SAP Fashion Management provides a central perspective of all sales channels, making the solution attractive to companies beyond the fashion industry.
It’s been almost 10 years since SAP industry presales expert Ulrike Karl began working on retail fashion. She was responsible for the solution’s go-to-market in Germany. Together with Christian Schröder, responsible for worldwide business development in fashion software, Karl gives us an inside look at SAP Fashion Management, a new application available since early December.
For the first time, SAP Fashion Management provides companies with a completely transparent perspective of retail, wholesale, online sales, and real-time information. How will this impact the industry?
Most fashion companies comprise separate business units such as retail, wholesale, and manufacturing. In the areas of design, purchasing, and sales, these units often work completely independently of each other, which results in large, separate volumes of data that the company then has to consolidate – a very laborious process. Ever-shorter seasonal trade periods are accelerating business and progressively making this situation worse.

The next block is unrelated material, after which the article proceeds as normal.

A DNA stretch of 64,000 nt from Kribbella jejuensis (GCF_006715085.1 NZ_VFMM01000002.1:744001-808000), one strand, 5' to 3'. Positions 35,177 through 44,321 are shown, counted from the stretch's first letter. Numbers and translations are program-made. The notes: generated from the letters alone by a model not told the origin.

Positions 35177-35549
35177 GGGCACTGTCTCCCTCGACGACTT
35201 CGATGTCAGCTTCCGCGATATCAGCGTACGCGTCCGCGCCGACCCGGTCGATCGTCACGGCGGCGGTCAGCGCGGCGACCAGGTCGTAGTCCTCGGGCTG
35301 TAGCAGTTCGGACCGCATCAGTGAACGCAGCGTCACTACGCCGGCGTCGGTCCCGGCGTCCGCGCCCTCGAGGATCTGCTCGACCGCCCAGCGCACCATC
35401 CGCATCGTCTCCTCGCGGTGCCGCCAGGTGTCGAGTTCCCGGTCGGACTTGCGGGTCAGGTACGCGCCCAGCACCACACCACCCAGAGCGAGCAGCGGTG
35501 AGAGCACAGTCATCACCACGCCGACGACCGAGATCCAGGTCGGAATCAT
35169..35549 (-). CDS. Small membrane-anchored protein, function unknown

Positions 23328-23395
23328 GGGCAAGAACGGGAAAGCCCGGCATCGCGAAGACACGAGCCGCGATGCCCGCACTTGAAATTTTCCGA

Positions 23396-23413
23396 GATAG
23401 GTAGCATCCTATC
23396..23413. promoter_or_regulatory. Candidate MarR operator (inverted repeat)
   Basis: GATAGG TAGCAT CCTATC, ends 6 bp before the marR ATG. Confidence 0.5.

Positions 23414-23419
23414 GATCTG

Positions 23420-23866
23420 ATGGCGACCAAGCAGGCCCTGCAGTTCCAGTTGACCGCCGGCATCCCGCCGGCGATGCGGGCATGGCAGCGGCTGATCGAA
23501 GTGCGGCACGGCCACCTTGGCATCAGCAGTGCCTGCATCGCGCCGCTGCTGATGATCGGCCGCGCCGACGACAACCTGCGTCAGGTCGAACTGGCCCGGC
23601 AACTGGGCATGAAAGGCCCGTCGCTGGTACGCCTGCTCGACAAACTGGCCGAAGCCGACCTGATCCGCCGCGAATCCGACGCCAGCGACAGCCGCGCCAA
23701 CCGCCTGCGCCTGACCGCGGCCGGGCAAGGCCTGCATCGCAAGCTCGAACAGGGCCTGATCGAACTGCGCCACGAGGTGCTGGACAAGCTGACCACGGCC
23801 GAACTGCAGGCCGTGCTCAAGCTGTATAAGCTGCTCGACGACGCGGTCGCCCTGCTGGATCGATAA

So if we want to support our customers holistically and more effectively, we need to merge the data and, consequently the systems. For a long time now, vertical solutions have failed due to performance problems: The sheer volume of data simply couldn’t be processed fast enough. When Vishal Sikka [SAP chief technology officer at the time] and Hasso Plattner [co-founder of SAP] presented the in-memory approach, we immediately knew that this could mark a turning point.
You were tasked to fuse existing solutions with each other and develop a solution that responds to the trend of verticalization within the fashion market, and to deliver a view of sales channels and even production. How did you go about doing this?